Jean Daniélou was a French Jesuit. He was one of the famous group of French Jesuits who passed through the Jesuit house at Fourvière (in Lyon) in the 1920s and 1930s. The greatest member of the group was, without doubt, Henri de Lubac (who has received a very fine tribute from Robert Gotcher in our 52 Author’s series). Many others were also memorable, including Gaston Fessard, a great Hegel scholar, and Yves de Montcheuil, who became a chaplain to the French Resistance and was murdered by the National Socialists in 1944. Henri de Lubac gathered the writings of some of his confrères in one of those many de Lubacy Ignatius Press books, called Three Jesuits Speak, a sort of tribute volume, but worth reading.
Jean Daniélou was not in the same league as de Lubac, but he wrote one great book which will continue to nourish Catholic’s understanding of Scripture and the Liturgy for many generations to come.
De Lubac’s squad of Fourvière Jesuits are famous for three things. One is that they all admired the writings of the French philosopher Maurice Blondel. Blondel himself had written a Pascalian tome of philosophy called Action, which argued that human beings put infinitely more energy into their actions than they can ever use in finite circumstances. Human beings have a choice, a basic ‘option,’ Blondel called it, between admiting that the infinite in them comes from God, and actively cooperating with the divine input, or refusing outside help, and remaining independent forever, eternally, living off the fruits of selfish egoism. The young Jesuits of the 1920s and 1930s loved Action, because it was all about acting. It seemed more energetic than the circular logic of the neo-scholasticism of the time. Their elders detested it, because it was all about acting, and not about logical truths which stayed the same for ever. Dominicans in particular disliked it, especially the evil and destructive Reginald Garrigou-Lagrange OP.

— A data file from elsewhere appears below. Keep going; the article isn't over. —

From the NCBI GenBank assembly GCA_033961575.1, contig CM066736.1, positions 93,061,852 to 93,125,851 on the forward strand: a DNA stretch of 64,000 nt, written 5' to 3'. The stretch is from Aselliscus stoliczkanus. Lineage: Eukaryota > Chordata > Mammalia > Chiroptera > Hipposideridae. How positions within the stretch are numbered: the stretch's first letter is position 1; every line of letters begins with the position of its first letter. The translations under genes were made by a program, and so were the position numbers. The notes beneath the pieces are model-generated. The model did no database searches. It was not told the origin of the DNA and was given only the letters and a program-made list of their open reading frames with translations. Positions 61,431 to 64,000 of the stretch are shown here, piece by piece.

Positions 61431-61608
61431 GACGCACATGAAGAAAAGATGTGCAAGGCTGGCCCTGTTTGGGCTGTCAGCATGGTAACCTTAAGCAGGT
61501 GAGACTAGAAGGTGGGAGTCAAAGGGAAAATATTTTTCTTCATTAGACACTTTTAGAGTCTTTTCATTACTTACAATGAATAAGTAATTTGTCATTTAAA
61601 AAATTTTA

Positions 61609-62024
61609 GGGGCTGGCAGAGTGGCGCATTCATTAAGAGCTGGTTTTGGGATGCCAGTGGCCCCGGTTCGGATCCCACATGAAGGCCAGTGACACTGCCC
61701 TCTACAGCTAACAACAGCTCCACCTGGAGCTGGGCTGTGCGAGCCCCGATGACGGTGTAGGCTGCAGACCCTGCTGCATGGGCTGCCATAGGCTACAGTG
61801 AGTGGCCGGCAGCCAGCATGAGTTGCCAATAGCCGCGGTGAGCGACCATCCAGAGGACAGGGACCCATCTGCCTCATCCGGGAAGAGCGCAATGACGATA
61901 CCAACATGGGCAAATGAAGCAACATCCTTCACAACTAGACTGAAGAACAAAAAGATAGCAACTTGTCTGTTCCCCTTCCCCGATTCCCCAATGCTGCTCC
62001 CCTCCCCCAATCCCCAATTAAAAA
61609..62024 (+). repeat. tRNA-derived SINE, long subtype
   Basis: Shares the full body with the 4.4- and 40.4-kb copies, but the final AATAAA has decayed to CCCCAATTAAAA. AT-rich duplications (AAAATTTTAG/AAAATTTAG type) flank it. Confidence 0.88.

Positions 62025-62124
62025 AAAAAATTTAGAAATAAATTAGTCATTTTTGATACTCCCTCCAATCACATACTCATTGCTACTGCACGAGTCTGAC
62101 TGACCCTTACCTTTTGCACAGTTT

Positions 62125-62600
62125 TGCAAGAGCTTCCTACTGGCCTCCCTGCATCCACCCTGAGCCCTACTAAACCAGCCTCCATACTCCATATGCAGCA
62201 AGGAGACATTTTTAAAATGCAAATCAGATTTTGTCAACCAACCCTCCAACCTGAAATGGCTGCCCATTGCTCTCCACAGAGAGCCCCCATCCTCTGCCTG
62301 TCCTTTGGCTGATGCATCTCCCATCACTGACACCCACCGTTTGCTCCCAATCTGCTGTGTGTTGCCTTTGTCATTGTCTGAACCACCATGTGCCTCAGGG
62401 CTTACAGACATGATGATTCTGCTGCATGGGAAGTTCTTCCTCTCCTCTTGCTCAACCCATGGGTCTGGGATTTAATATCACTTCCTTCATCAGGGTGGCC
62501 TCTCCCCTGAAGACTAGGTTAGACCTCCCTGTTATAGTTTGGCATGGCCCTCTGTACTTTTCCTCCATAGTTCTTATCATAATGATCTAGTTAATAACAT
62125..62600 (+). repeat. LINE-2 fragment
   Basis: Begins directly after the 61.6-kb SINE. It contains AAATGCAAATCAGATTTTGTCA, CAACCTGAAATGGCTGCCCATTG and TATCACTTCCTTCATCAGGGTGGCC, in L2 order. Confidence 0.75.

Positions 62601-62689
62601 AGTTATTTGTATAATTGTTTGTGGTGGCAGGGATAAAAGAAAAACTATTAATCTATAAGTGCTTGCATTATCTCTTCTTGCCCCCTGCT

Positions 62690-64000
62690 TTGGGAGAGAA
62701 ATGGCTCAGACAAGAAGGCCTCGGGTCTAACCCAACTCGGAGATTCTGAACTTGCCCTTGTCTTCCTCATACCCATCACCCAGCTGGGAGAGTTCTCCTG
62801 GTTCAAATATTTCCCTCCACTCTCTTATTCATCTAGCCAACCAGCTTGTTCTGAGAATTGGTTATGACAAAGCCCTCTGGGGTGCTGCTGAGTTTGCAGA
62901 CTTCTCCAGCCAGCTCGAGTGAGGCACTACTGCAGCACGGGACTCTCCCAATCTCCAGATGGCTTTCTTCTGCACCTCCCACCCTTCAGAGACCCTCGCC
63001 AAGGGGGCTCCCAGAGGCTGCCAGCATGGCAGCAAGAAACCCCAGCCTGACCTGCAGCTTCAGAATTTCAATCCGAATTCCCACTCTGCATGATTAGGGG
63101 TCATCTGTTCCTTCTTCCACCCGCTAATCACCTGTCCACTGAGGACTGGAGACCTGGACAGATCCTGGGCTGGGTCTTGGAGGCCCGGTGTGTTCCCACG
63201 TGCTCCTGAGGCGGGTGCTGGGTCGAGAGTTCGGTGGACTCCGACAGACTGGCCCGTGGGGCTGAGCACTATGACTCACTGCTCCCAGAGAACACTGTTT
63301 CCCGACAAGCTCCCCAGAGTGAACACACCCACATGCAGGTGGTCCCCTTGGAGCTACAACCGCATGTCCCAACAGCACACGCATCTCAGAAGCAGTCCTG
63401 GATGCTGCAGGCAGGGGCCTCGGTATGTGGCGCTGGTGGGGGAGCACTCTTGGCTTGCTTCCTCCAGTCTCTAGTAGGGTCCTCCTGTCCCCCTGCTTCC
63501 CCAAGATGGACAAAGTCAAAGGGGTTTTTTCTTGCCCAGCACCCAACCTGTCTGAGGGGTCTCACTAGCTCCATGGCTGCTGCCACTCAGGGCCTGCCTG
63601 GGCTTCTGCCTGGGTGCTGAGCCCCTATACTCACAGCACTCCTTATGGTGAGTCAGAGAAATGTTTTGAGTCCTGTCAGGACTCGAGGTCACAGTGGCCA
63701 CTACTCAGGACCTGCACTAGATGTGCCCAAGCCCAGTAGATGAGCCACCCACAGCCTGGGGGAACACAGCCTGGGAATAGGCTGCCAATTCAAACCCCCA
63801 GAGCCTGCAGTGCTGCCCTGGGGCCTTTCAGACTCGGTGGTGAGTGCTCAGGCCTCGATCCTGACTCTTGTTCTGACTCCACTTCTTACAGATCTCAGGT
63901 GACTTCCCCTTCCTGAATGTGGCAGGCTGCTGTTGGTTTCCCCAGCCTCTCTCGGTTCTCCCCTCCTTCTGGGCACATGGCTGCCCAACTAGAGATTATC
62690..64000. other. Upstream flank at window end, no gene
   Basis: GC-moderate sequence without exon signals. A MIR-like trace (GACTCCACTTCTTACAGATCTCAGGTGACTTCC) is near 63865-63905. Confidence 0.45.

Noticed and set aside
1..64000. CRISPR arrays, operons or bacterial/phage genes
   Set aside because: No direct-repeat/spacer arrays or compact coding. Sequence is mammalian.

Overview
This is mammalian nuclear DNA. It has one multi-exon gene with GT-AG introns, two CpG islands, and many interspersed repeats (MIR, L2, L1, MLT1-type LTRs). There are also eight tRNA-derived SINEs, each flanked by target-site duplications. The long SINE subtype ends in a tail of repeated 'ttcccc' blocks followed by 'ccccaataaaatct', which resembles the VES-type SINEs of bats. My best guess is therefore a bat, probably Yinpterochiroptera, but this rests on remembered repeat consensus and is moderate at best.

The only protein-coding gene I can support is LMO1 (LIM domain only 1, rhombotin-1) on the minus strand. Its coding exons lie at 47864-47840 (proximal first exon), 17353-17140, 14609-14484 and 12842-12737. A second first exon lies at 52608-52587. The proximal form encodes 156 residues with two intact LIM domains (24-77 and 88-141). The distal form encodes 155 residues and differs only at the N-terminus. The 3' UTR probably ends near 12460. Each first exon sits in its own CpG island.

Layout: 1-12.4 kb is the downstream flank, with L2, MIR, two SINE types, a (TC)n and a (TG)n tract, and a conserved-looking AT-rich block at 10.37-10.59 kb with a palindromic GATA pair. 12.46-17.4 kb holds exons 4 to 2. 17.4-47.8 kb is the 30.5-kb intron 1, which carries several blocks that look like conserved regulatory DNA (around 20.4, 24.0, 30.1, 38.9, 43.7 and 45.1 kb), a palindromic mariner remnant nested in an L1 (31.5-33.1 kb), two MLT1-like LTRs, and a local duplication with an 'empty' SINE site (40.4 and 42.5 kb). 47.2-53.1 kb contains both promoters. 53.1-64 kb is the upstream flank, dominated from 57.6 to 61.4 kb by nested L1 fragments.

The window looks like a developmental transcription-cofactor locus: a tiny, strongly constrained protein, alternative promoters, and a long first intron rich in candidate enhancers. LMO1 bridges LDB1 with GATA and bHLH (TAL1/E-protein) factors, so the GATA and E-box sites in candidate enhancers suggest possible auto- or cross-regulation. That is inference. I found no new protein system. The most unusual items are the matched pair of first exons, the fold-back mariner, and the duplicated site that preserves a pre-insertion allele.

The second thread to the story is that the infamous Garrigou-Lagrange detested the lot of them so much that he had them silenced. To explain how that came about we must mention a third element in the legend of the Jesuits of Fourvière. They loved the Patristics, the early Church Fathers. They started a series of Patristic texts, called Sources Chrétiennes, still being published by Cerf today. These books have the Greek or Latin text on one side, and the vernacular (French) on the other. Danélou was the editor, and as de Lubac later kindly but ruefully observed, he had a series to sell. The series had set off in 1942, and in 1946 Daniélou published an article to advertize it. Daniélou’s article was called “Les orientations présentes de la pensée religieuse,” and it was published in the spring of 1946. This piece, full of Blondelisms about dynamic action and energy, and wholly innocuous in its theological content, became known as the ‘Red Rag to the Roman Bull.’
Later that same year, the Roman bull, in the form of Garrigou-Lagrange charged. He published “La nouvelle théologie où va-t-elle?”, where is the ‘New Theology’ going. It was, by the way, Garrigou-Lagrange who christened the new movements as ‘New Theology.’ He argued that this talk about the Patristics and their dynamic energy was leading the Church back to Modernism, that is, back to subjectivism and historicism. He didn’t like all this chatter about the Patristics because he thought himself a Thomist. No, the logic of that cannot be explained. ‘Because Thomas’ doesn’t work, since Thomas himself loved the Early Church Fathers.
Unfortunately for several generations of Catholics, this evil, unimaginative and rather unintelligent man was second in command at the Congregation for the Doctrine of the Faith. He had the whole squad silenced, removed from their teaching positions, and shifted around from pillar to post. For nearly fifteen years before the second Vatican Council, the greatest minds in the French religious orders – for example, Daniélou and De Lubac amongst the Jesuits, Marie-Dominique Chenu amongst the Dominicans – were forbidden to teach the upcoming generation of seminarians. Those are just the great names: there were many other lesser men of their ilk who could not enable faith to seek understanding. The generation of priests who greeted the documents of the Second Vatican Council had not had decent teachers for nearly two decades. The result was exactly the thing which Garrigou-Lagrange had feared, and which he had himself engineered by repressing the orthodox apologetics of the Fourvière Jesuits: a return of modernist subjectivism, fideism and historicism in the Catholic Church.